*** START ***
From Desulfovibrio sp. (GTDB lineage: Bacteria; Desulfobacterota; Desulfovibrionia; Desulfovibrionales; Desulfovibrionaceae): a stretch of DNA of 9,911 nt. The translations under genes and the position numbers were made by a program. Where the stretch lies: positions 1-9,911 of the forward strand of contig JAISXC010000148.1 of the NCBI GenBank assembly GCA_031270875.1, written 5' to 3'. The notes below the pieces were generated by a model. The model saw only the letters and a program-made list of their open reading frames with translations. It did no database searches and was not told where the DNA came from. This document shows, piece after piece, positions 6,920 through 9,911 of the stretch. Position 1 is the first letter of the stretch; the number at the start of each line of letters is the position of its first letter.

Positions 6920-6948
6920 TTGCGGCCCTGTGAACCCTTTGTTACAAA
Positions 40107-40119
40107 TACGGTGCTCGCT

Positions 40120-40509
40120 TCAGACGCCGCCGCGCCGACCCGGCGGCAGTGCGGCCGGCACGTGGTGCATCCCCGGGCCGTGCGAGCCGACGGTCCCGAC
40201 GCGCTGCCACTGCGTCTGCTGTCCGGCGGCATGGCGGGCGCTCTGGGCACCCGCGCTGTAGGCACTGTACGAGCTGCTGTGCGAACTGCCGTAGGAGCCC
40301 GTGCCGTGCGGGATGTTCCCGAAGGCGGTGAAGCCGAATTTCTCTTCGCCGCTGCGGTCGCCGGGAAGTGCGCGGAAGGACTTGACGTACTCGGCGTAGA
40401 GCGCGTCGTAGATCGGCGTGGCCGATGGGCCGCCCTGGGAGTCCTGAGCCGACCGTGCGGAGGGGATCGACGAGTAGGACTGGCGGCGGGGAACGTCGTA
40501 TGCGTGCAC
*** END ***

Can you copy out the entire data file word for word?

From Desulfovibrio sp. (GTDB lineage: Bacteria; Desulfobacterota; Desulfovibrionia; Desulfovibrionales; Desulfovibrionaceae): a stretch of DNA of 9,911 nt. The translations under genes and the position numbers were made by a program. Where the stretch lies: positions 1-9,911 of the forward strand of contig JAISXC010000148.1 of the NCBI GenBank assembly GCA_031270875.1, written 5' to 3'. The notes below the pieces were generated by a model. The model saw only the letters and a program-made list of their open reading frames with translations. It did no database searches and was not told where the DNA came from. This document shows, piece after piece, positions 6,920 through 9,911 of the stretch. Position 1 is the first letter of the stretch; the number at the start of each line of letters is the position of its first letter.

Positions 6920-6948
6920 TTGCGGCCCTGTGAACCCTTTGTTACAAA
Positions 40107-40119
40107 TACGGTGCTCGCT

Positions 40120-40509
40120 TCAGACGCCGCCGCGCCGACCCGGCGGCAGTGCGGCCGGCACGTGGTGCATCCCCGGGCCGTGCGAGCCGACGGTCCCGAC
40201 GCGCTGCCACTGCGTCTGCTGTCCGGCGGCATGGCGGGCGCTCTGGGCACCCGCGCTGTAGGCACTGTACGAGCTGCTGTGCGAACTGCCGTAGGAGCCC
40301 GTGCCGTGCGGGATGTTCCCGAAGGCGGTGAAGCCGAATTTCTCTTCGCCGCTGCGGTCGCCGGGAAGTGCGCGGAAGGACTTGACGTACTCGGCGTAGA
40401 GCGCGTCGTAGATCGGCGTGGCCGATGGGCCGCCCTGGGAGTCCTGAGCCGACCGTGCGGAGGGGATCGACGAGTAGGACTGGCGGCGGGGAACGTCGTA
40501 TGCGTGCAC